Eastleigh Borough Council: Darryl Howells, a director of the firm has secured a successful appeal for a challenging scheme located in the countryside, to the east of Southampton. The applicant originally applied for the creation of a landscaped embankment; demolition of existing buildings and the creation of a new detached two-storey building comprising offices and storage areas, erection of a detached workshop and the change of use to display and caravan sales with associated office and workshop.
The scheme was designed by Jon Holt of Watts Holt, and supported by Darryl who wrote the planning statement and whom was instructed as the handling agent. Despite robust arguments presented by Darryl, the Council failed to issue a decision so the applicant instructed to appeal against non-determination.
The Council’s main objection to the scheme was based on a planning policy supporting the retention of a ‘Strategic Gap’ that sought to prevent urban areas from merging. Darryl strongly disagreed with the policy wording and the implications for the site itself as it already had some buildings and a lawful use (also previously secured by Darryl using a Certificate of Lawfulness application) but the LPA failed to acknowledge the lawful use as being a material consideration to the application.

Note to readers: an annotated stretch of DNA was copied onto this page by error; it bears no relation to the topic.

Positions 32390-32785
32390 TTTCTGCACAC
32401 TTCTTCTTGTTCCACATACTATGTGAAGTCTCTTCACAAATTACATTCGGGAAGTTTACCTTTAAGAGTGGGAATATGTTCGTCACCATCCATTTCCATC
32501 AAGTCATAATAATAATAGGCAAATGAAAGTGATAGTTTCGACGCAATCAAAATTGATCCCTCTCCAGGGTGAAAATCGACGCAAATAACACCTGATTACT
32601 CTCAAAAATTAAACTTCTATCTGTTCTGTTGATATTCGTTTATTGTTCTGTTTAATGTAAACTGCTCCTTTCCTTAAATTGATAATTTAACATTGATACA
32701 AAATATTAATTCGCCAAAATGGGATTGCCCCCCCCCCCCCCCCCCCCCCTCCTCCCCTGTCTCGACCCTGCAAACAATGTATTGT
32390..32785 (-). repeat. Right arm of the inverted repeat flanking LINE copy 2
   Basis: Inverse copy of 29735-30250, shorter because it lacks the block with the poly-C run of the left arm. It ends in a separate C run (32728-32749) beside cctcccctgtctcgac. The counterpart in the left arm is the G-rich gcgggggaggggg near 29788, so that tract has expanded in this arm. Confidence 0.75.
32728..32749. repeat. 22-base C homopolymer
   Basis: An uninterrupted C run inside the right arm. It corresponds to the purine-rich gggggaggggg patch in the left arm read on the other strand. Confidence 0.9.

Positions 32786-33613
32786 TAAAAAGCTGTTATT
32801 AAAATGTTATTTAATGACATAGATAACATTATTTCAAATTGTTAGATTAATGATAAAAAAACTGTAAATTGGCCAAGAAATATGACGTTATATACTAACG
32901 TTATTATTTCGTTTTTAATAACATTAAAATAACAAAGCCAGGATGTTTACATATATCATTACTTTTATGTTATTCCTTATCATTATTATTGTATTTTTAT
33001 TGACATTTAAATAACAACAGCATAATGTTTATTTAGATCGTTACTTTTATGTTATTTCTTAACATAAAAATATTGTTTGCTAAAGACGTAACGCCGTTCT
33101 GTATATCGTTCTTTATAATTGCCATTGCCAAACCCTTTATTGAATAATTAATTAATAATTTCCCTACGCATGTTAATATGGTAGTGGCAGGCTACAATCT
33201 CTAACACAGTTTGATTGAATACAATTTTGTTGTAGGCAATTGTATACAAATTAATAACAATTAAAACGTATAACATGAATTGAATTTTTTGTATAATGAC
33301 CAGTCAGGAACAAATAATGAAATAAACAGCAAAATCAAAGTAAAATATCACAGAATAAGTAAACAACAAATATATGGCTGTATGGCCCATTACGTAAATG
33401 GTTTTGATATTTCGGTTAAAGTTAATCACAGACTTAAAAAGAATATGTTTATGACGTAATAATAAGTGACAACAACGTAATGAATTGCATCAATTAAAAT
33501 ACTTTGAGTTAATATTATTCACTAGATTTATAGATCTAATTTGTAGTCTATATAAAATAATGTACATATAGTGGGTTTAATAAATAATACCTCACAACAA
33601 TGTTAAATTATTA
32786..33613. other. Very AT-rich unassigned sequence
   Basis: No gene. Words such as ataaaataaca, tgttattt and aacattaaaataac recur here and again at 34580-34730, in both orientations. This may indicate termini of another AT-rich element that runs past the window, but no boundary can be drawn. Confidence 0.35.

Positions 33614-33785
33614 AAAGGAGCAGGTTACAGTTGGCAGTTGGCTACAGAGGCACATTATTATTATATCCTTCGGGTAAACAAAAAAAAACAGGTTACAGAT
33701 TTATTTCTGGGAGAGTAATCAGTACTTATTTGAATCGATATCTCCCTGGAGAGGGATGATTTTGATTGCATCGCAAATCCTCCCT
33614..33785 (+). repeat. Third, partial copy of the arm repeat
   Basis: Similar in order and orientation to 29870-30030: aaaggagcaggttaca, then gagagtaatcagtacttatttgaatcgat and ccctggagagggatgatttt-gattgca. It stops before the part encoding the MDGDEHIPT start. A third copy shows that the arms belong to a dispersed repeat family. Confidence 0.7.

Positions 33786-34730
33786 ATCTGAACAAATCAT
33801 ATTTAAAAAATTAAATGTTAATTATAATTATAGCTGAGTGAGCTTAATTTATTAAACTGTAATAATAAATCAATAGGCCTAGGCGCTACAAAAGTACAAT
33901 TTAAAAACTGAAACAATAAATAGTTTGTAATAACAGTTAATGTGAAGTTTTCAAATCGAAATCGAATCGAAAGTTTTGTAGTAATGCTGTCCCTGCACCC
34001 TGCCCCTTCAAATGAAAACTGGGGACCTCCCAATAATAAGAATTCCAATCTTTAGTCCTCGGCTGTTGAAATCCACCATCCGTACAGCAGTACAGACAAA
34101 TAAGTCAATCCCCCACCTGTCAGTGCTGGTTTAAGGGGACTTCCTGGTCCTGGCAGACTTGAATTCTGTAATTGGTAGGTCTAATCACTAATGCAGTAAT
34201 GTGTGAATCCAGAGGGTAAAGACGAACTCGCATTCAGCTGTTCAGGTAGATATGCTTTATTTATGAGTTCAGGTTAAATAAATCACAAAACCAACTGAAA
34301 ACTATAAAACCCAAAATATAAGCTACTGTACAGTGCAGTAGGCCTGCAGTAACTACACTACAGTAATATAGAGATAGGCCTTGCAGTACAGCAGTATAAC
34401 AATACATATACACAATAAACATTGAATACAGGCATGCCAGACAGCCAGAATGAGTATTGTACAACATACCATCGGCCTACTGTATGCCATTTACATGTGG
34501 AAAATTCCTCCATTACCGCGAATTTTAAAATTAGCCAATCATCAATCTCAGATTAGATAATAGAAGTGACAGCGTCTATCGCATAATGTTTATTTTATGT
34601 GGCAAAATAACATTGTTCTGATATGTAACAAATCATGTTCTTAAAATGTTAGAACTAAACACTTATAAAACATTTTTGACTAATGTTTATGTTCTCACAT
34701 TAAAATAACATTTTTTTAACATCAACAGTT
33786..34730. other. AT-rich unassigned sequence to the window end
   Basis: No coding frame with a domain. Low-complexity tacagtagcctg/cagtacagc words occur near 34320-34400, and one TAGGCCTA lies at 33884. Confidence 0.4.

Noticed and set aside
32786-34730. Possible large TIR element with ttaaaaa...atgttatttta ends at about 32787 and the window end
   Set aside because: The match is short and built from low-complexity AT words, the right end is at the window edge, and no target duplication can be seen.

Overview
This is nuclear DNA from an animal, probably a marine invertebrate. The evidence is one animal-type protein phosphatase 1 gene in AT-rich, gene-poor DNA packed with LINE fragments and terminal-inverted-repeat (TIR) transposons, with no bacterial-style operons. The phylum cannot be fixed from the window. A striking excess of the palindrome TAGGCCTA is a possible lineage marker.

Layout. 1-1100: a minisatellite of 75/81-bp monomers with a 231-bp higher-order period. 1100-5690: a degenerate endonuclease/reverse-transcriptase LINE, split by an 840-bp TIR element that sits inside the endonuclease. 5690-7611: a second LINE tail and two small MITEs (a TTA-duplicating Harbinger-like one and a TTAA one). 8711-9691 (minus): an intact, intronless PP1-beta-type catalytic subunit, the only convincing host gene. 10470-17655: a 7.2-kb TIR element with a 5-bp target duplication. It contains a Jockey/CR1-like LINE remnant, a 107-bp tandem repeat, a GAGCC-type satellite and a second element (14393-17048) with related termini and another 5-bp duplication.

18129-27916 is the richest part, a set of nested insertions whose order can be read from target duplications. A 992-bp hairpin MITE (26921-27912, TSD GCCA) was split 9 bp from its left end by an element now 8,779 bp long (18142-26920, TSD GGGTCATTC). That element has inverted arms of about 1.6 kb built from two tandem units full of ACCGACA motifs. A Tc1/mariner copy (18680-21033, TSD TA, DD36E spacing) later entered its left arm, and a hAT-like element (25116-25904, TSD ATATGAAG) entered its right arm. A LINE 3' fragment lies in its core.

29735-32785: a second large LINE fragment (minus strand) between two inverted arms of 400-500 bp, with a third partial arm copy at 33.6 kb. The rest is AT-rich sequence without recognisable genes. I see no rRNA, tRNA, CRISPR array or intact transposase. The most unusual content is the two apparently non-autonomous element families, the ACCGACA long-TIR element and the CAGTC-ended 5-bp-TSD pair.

In this instance Darryl opted for an Informal Hearing rather than a written representation so he could present the planning arguments direct to the Inspector in a meeting arena, and respond to the inadequate arguments made by the Senior Planning Officer, who tried gallantly to defend the Council’s inaction.
In accepting Darryl’s arguments, the Planning Inspector agreed that the proposed layout offered caravan sales in a setting that was more akin to a caravan site rather than a car/ motorhome showroom forecourt often seen on an industrial estate. Darryl suggested that the site could be landscaped with additional planting and removal of hardstanding would in effect soften the appearance of the site from the public realm. The Inspector supported that suggestion openly.
In respect of the ‘Strategic Gap Policy’ the Inspector accepted its purpose and the rationale behind the policy but acknowledged the lawful use and the buildings thereon were material, and that the finished condition of the land and buildings would be an enhancement over their current condition.
If you have a development scheme that clearly contravenes planning policies do not simply shelve the idea, speak to a member of the Pure Town Planning team who can often conjure up robust planning arguments that could support your scheme despite an obvious policy objection.